The Writings of Charles Dickens, Volumen24

Houghton, Mifflin, 1894

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Página 2 - The cold within him froze his old features, nipped his pointed nose, shrivelled his cheek, stiffened his gait; made his eyes red, his thin lips blue; and spoke out shrewdly in his grating voice. A frosty rime was on his head, and on his eyebrows, and his wiry chin. He carried his own low temperature always about with him; he iced his office in the dogdays; and didn't thaw it one degree at Christmas.
Página 1 - Marley was dead, to begin with. There is no doubt whatever about that The register of his burial was signed by the clergyman, the clerk, the undertaker, and the chief mourner. Scrooge signed it. And Scrooge's name was good upon 'Change, for anything he chose to put his hand to.
Página 2 - Oh! But he was a tight-fisted hand at the grindstone, Scrooge! a squeezing, wrenching, grasping, scraping, clutching, covetous, old sinner! Hard and sharp as flint, from which no steel had ever struck out generous fire; secret, and self-contained, and solitary as an oyster.
Página 4 - Christmas time to you but a time for paying bills without money; a time for finding yourself a year older...
Página 42 - Not coming upon Christmas Day ! " Martha did n't like to see him disappointed, if it were only in joke ; so she came out prematurely from behind the closet door, and ran into his arms, while the two young Cratchits hustled Tiny Tim, and bore him off into the wash-house, that he might hear the pudding singing in the copper. " And how did little Tim behave ? " asked Mrs. Cratchit, when she had rallied Bob on his credulity, and Bob had hugged his daughter to his heart's content. " As good as gold,"...
Página 27 - Every movable was packed off, as if it were dismissed from public life forevermore ; the floor was swept and watered, the lamps were trimmed, fuel was heaped upon the fire ; and the warehouse was as snug, and warm, and dry, and bright a ball-room, as you would desire to see upon a winter's night. In came a fiddler with a music-book, and went up to the lofty desk, and...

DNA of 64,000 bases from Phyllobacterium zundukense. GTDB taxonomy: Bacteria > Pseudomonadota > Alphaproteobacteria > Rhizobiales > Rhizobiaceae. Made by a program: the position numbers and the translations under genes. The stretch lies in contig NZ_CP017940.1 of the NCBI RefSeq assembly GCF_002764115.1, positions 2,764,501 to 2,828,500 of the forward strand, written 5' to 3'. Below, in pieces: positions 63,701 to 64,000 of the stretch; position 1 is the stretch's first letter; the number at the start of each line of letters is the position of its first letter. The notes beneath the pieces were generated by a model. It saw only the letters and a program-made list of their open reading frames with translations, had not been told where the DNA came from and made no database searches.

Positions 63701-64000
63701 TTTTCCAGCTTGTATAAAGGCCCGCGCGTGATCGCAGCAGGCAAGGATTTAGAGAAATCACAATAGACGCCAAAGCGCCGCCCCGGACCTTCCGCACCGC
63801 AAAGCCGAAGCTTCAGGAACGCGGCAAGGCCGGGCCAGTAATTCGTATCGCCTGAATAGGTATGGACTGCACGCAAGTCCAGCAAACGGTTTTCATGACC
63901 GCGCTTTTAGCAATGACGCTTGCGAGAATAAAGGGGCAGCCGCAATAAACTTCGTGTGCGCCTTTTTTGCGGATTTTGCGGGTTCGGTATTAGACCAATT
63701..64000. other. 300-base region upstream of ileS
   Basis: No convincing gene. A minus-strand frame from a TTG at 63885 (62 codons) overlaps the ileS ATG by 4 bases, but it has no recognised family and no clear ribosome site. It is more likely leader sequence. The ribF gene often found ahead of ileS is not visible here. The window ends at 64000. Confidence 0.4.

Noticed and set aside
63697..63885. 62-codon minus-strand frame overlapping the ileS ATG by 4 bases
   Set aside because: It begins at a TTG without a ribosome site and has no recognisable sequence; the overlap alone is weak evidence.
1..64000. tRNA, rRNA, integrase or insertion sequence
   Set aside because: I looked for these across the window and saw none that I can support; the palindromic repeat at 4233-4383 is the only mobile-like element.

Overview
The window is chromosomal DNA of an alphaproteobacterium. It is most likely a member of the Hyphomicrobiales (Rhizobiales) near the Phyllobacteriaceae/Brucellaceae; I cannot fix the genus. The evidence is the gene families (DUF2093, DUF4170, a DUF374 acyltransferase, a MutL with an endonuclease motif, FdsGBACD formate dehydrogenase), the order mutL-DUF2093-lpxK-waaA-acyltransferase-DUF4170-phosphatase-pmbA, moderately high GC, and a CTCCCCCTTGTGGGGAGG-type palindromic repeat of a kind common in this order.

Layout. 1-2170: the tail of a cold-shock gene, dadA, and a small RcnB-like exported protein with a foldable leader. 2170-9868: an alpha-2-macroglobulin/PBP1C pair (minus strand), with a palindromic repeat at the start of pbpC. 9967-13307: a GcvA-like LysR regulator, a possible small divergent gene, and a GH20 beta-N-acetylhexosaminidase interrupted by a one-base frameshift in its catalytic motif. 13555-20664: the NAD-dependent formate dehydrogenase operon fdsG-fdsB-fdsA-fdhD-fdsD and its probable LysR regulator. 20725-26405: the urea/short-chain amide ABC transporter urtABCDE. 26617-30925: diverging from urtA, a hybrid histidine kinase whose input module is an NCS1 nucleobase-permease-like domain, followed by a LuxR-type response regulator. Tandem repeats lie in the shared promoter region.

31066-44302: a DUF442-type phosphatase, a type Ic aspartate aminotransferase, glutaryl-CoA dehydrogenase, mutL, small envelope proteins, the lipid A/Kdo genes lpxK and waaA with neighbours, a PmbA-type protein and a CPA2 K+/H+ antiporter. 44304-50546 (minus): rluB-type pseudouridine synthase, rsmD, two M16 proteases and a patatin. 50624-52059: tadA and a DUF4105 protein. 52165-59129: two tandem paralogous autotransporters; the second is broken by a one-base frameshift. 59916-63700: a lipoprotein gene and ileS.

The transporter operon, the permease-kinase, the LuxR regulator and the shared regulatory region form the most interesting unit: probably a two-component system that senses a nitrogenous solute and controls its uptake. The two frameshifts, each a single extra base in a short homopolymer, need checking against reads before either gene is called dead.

Página 75 - ll tell you what, my friend," said Scrooge. " I am not going to stand this sort of thing any longer. And therefore," he continued, leaping from his stool, and giving Bob such a dig in the waistcoat that he staggered back into the tank again ; " and therefore I am about to raise your salary ! " Bob trembled, and got a little nearer to the ruler.
Página 1 - Change, for anything he chose to put his hand to. Old Marley was as dead as a door-nail. Mind ! I don't mean to say that I know, of my own knowledge, what there is particularly dead about a door-nail. I might have been inclined, myself, to regard a coffin-nail as the deadest piece of ironmongery in the trade. But the wisdom of our ancestors is in the simile ; and my unhallowed hands shall not disturb it, or the Country 's done for. You will therefore permit me to repeat, emphatically, that Marley...
Página 14 - You are fettered," said Scrooge, trembling. "Tell me why!" "I wear the chain I forged in life," replied the ghost. "I made it link by link, and yard by yard; I girded it on of my own free will, and of my own free will I wore it. Is its pattern strange to you?" Scrooge trembled more and more. "Or would you know," pursued the ghost, "the weight and length of the strong coil you bear yourself?
Página 41 - And now two smaller Cratchits, boy and girl, came tearing in, screaming that outside the baker's they had smelt the goose, and known it for their own; and, basking in luxurious thoughts of...